Senegalese authorities have extradited a former Guinean soldier accused of involvement in a massacre of anti-government protesters in 2009.
Police arrested Lieutenant Aboubacar ‘Toumba’ Diakite in the Senegalese capital Dakar in December 2016. Diakite was the head of the presidential guard under Guinea’s military junta government, led by Moussa Dadis Camara.
The massacre took place at the main stadium in Guinea’s capital Conakry on September 28, 2009. Tens of thousands of anti-government demonstrators gathered at the stadium to protest against Camara, an ex-army officer who seized power in 2008 following the death of President Lansana Conté.
Security forces opened fire on the protesters, raped women, and dozens of protesters disappeared following the demonstration. A December 2009 report by Human Rights Watch put the death toll at between 150 and 200 people, far higher than the government’s initial estimate of 57.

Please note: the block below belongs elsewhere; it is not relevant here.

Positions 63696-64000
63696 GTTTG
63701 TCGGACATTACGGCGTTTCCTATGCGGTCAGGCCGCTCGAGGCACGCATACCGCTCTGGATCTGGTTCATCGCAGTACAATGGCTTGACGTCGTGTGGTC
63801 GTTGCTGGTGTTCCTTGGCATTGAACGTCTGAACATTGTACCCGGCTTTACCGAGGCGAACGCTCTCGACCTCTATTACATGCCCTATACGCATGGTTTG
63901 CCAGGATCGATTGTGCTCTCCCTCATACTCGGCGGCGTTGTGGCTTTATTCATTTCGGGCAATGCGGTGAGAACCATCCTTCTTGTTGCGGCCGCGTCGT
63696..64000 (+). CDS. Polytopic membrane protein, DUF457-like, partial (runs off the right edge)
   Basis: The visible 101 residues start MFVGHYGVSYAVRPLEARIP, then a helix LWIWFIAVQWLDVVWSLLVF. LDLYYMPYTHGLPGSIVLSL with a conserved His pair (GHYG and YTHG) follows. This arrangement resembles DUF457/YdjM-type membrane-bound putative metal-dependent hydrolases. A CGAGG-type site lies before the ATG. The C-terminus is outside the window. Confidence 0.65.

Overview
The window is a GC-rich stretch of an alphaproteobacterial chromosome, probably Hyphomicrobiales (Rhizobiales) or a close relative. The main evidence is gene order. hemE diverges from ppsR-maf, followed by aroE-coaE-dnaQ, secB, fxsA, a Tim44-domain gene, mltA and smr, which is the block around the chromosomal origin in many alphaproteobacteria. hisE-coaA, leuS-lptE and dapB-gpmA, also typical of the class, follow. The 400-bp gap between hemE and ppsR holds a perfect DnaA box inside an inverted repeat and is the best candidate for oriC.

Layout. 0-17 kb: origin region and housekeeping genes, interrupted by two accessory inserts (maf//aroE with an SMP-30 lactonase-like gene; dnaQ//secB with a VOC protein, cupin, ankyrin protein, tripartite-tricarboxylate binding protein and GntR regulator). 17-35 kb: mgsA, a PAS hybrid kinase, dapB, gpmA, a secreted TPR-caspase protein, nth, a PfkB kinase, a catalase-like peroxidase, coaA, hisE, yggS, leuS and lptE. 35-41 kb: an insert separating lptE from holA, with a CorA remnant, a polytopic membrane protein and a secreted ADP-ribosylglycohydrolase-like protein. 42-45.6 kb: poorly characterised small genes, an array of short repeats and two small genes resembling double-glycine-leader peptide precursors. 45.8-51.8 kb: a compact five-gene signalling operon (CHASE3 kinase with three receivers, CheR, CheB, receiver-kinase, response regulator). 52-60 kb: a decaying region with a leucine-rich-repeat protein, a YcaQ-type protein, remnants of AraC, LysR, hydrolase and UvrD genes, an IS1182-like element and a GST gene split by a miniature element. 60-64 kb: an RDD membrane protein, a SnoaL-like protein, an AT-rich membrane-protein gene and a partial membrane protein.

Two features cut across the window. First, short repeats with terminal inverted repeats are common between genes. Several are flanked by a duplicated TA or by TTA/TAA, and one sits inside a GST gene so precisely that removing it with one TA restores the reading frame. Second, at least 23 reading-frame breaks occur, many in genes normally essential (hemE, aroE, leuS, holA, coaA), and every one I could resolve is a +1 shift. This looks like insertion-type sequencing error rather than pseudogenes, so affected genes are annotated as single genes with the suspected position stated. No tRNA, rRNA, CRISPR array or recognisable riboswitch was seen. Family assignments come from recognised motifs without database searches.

Aboubacar 'Toumba' Diakite, the chief aide of Guinea's military ruler Captain Moussa Dadis Camara, attends a ceremony marking Guinea's independence day at the Martyrs Square of Conakry, October 2, 2009. Diakite has been extradited from Senegal to face trial in Guinea for alleged involvement in a 2009 stadium massacre. SEYLLOU/AFP/Getty
Witnesses said that Diakite played a key role in the killings, according to Reuters. Diakite admitted to attempting to assassinate Camara later in 2009 after the junta leader allegedly sought to blame Diakite for the massacre.
Diakite has been on the run since 2009 and was the subject of an international arrest warrant. Senegalese gendarmes located Diakite in December 2016 as living in a bourgeois district of Dakar under a false identity, according to French outlet Radio France Internationale.
An official at the Senegalese justice ministry confirmed to Reuters that Diakite was extradited to Conakry on Sunday evening. Diakite’s lawyer, Baba Diop, criticized the extradition as a “a kidnapping, a deportation” and said that his client had not been notified of an extradition order issued by the Senegalese president in February, the BBC reported.
Following the assassination attempt on Camara, Guinea held presidential elections in 2010, in which Alpha Conde was the winner. Conde won a second and final presidential term in the 2015 elections.Try Newsweek: Subscription offers